The boy's parents took him to Peterson for counseling at St. Anne's Church in 1987 because he was behaving oddly. The boy's behavior allegedly changed because he had been molested by a lay person helping run the Boy Scout program at St. Bernadette in the mid-1980s.
The pair continued to have occasional sexual encounters through 1995 and once in 1997, when the man was 24, the lawsuit claimed.
Last fall, a Harris County grand jury refused to indict Peterson on a charge he sexually assaulted the man.
Peterson has been on medical leave since the suit was filed.
Feldman called all the plaintiffs' allegations "absurd" and said Peterson never molested anyone, never had consensual sex with the plaintiffs and never gave minors alcohol or drugs.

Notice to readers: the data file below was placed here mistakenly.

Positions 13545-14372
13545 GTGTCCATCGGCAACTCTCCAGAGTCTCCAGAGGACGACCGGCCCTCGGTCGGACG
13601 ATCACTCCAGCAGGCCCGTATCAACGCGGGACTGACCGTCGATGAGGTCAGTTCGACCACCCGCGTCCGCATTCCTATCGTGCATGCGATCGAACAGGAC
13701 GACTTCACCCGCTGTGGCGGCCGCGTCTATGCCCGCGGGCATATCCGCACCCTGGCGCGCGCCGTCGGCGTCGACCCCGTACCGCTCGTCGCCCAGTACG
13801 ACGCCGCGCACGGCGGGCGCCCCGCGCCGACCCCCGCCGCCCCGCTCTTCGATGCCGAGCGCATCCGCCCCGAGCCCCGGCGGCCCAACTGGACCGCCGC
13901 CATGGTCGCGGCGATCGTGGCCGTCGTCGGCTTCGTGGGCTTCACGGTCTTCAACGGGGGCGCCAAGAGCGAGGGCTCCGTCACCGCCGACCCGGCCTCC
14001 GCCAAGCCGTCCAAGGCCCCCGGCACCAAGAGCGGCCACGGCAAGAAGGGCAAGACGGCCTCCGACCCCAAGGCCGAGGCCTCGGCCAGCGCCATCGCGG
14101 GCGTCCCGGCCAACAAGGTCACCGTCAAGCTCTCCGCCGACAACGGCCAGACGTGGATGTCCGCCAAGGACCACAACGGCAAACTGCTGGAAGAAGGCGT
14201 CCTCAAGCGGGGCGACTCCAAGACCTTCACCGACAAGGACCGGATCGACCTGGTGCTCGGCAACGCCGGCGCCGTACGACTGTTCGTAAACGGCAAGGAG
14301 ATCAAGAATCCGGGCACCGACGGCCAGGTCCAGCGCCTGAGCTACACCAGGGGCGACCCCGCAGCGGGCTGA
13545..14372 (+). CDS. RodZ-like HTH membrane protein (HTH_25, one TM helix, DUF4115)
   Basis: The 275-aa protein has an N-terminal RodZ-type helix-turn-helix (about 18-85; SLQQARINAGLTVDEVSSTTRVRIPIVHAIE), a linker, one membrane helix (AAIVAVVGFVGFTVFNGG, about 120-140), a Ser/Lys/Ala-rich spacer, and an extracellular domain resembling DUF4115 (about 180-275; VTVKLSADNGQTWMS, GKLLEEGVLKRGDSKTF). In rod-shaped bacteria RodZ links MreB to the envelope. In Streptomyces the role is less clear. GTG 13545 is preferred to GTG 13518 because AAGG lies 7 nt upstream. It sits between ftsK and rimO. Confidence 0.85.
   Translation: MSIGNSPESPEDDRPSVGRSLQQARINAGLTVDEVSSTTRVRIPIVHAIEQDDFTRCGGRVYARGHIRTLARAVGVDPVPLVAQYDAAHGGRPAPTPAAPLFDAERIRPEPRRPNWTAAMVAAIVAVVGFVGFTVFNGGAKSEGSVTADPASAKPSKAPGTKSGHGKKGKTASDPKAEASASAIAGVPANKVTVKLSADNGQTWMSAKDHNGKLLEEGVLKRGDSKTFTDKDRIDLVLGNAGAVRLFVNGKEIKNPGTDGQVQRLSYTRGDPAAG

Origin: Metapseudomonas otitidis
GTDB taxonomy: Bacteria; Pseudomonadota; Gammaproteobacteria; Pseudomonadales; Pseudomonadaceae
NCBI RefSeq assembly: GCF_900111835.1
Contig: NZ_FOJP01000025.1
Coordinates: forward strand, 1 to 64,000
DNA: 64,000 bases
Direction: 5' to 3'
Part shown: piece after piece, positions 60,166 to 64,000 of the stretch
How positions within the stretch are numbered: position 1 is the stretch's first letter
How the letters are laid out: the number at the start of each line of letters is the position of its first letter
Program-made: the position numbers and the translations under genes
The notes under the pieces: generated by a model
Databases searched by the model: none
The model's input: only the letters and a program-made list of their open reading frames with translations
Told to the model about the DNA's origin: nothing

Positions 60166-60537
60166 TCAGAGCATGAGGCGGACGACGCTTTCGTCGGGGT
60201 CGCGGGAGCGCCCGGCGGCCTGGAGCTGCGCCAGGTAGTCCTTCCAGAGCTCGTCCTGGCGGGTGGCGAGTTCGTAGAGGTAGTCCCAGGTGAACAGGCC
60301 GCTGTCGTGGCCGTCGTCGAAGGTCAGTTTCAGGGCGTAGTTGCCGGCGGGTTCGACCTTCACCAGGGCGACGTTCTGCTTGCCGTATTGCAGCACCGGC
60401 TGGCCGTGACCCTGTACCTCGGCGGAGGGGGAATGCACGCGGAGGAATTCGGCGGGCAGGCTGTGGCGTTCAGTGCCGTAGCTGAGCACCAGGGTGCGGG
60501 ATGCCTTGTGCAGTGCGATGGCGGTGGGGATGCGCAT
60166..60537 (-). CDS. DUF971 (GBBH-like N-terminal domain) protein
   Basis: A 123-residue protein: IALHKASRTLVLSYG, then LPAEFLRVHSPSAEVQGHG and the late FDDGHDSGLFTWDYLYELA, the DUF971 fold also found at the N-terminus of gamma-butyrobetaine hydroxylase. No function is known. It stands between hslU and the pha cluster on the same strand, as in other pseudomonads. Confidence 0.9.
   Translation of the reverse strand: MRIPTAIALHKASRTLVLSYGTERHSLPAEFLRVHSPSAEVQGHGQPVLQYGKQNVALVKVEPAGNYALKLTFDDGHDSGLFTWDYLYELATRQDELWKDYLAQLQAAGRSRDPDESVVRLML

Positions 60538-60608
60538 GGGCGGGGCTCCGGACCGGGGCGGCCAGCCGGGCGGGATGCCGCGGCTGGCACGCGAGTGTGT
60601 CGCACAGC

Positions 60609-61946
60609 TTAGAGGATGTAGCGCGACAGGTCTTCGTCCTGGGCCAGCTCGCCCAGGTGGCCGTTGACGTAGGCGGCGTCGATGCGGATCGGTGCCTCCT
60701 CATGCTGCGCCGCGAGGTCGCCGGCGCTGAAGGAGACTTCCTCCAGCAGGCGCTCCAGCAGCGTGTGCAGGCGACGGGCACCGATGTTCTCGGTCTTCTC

The 42-year-old woman plaintiff said she went to the Rev. Bill Pickard and the Rev. Art Nichols and reported that Peterson was abusing her and her brothers and giving them drugs and alcohol.
Scamardo says Pickard denies having such a conversation. Nichols is now dead.
Kirtley said the siblings had good reason to fear coming forward and reporting Peterson, a deputy constable who worked with juvenile delinquents for 17 years. Peterson relied on a sizable collection of handguns and rifles in his rectory quarters to intimidate them, the lawsuit alleged.
Feldman said Houston police and Harris County deputy sheriffs advised Peterson to carry a gun because he worked with delinquents.